The Keys to Peak Performance
I was once given the unique opportunity to fly as a guest of the Blue Angels in an F-18 Hornet and the pilot became a very close friend of mine. It has been 14 years since that flight, but former Lt. Scott Beare (Yogi) and I often talk about what it takes to be the best of the best and that means number one!
As we exchange stories it became very clear that there are certain factors that are very much the same between a Blue Angel pilot and a top tennis player. In both positions you must sustain peak performance! It may seem simple, but to achieve it demands constant maintenance. To win again and again requires everyone on the team to not only do their job, but at times makes adjustments and even changes.
Each job has roles and duties that create a team. For the Blue Angels they have the maintenance crew, physical fitness, nutritional guidance, and daily meetings of the pilots and their leaders. For tennis you have the coach, the stringer, the physical director, the parents, and the player. In both jobs it is vital that everyone on the team does their position and responsibilities in order to achieve peak performance.
Like everything in life, when something is gained, something is lost. You must be willing to give up certain things in life in order to rise to the top and excel. It is important to remember that you are a source of peak performance. Replenishing each source is essential. You cannot expect everything to workout perfectly without taking some direction for yourself. The benefits gained from peak performance require:
- Proper rest
- A balanced diet
- A suitable workout that you will need for your activity
- Making adjustments to your technique and lifestyle
- Willingness to analyze yourself and make changes or take new path
A prime example of this is Pete Sampras. Sampras was on the best young fourteen-year-old players in our country. When he was young, he used to have a two-handed backhand. Of course, there was nothing wrong with his technique since he was competing so well. Yet, one day his coach switched him to a one-handed backhand. In order for Sampras to rise to the next level, he had to make some adjustments. In tennis, once you stop learning, you will fall behind. Tennis is such a fast pace evolving game, that there is always a chance of someone surpassing you. To be the best, you must be willing to learn and develop.
When a person falls short of their needs, their performance will decline, get injured, and risk entering into a stage of BURNOUT! Coaches, you should ask yourself and your students the following:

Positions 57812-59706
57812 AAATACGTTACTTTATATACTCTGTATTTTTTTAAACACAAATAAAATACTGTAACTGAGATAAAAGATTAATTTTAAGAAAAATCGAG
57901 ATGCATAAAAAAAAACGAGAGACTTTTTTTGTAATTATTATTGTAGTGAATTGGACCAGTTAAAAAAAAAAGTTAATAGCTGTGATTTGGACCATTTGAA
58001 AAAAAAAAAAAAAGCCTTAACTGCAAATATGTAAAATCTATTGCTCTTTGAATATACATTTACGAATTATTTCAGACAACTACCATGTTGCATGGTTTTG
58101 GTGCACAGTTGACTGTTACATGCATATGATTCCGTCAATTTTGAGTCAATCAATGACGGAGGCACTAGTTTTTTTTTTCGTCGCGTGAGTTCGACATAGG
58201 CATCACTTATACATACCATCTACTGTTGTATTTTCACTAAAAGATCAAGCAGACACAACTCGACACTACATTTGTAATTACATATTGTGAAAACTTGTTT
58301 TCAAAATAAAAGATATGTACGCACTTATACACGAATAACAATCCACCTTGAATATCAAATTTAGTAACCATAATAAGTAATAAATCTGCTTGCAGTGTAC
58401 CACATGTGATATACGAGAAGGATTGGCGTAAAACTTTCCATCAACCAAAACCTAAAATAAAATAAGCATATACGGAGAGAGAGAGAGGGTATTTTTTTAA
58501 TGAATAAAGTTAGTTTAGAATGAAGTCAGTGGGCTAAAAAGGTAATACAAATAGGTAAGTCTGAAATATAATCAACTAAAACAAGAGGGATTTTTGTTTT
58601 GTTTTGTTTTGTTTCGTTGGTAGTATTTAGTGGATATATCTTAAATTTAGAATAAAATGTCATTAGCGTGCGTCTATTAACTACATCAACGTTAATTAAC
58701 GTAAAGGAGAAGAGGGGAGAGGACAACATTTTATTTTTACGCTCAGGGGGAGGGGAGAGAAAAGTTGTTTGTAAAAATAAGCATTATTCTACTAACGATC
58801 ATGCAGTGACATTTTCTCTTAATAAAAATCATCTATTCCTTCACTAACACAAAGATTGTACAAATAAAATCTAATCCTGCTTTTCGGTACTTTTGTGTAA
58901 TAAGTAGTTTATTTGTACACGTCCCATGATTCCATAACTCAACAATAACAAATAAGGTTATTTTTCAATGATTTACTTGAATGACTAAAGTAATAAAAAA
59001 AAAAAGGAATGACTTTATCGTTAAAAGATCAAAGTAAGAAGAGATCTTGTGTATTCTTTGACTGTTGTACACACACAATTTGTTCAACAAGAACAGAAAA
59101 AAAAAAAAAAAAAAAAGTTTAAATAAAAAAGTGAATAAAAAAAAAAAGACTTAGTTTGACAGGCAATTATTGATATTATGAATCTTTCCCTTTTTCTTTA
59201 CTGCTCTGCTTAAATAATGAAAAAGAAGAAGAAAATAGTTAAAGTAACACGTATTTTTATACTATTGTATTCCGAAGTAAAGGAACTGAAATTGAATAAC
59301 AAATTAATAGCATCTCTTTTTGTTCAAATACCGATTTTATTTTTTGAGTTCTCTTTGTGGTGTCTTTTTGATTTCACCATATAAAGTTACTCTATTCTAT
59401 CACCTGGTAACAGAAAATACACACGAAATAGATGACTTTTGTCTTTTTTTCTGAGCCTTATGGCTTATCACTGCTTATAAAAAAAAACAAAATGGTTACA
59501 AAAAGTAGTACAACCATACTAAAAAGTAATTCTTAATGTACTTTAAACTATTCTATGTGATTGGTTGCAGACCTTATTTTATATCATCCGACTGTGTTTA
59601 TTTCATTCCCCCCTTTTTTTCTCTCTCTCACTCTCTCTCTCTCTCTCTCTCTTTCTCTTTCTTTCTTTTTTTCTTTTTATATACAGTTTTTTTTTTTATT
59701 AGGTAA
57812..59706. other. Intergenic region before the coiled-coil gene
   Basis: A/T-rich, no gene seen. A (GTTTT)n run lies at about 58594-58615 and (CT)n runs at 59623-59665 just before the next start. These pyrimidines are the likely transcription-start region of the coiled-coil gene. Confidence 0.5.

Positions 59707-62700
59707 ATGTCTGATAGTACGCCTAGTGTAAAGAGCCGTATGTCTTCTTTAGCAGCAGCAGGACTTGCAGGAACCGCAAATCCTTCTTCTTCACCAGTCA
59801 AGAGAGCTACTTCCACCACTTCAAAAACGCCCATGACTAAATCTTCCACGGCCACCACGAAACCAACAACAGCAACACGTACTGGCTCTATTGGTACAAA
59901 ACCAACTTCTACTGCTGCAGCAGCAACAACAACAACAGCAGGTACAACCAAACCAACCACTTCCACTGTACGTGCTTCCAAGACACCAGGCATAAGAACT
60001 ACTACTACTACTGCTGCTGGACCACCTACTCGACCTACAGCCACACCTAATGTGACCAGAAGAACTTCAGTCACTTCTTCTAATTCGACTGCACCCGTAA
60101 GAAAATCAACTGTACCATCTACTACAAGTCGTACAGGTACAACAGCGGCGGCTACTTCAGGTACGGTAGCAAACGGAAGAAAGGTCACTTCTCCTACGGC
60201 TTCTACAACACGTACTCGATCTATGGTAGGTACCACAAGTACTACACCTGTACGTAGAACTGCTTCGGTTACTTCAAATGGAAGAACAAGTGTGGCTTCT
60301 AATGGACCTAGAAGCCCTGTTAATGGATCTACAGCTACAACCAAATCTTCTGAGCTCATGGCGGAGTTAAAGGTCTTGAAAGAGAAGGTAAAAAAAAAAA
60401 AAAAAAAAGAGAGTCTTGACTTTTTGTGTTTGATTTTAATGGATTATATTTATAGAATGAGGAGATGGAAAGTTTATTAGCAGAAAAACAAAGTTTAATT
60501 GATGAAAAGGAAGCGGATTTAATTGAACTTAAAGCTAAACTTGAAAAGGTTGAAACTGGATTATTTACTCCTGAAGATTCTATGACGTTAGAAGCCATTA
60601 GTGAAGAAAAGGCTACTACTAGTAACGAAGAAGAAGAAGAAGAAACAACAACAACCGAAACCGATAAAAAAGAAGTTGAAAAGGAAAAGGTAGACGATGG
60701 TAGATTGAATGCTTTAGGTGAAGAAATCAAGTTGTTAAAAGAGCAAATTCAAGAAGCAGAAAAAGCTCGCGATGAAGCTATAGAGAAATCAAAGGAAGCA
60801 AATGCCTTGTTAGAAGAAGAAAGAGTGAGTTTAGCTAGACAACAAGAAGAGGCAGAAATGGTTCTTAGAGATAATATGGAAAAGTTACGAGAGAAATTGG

- Does your student operate at peak performance?
- Do you provide recovery time for their top peak performance?
You may be doing everything right, but you also may be over doing them. We are all human and it is important for each player to have that recovery time to sustain peak performance without gambling a BURNOUT!
For a Blue Angel, if peak performance falters during an air show it could result in death. If the same happens to a tennis player they lose a trophy, money, or contracts. QUITE A DIFFERENCE! Normal one-week tournaments are totally different from two-week grand slams. When breakdowns occur during a match players often become irritable and impatient, which often results in a loss of the match. What can be done? This is where the needs of the team step in. The support team must recognize and address the issues, because it is difficult for the player to do so on their own. If a player continues such bad habits, their career in tennis will go downhill. Communication is a key-helping factor! It is a role of the support team to assist the player in strategizing new positive habits that will help them exceed.
A good example of this situation is Andy Murray. As a young player rising to the top, he began to cave under pressure. This resulted in outbursts and breakdowns on the court, which ultimately affected his game. By not addressing his outbursts and bad behavior, it was affecting his peak performance. Over time, with the help of his team, Murray eliminated much of his negative outbursts and maintained his focus which in turn helped him become one of the world’s best players.
My good friend, Yogi the pilot and his fried Mike McMillan, give the following advice from the sixth century B.C, which still holds true today, “Without the source, we cannot reap the rewards.” It is important to follow each step required for peak performance because like a puzzle, without one piece it is not complete.
I have always wanted to be a fighter pilot with lots of action! Not having my wish come true, I am in action twenty-four hours per day with tennis parents who think they are stealth pilots themselves. There is such a thing as too much of a good thing. With the right approach, if the keys and steps are properly done, players will achieve peak performance and also sustain it.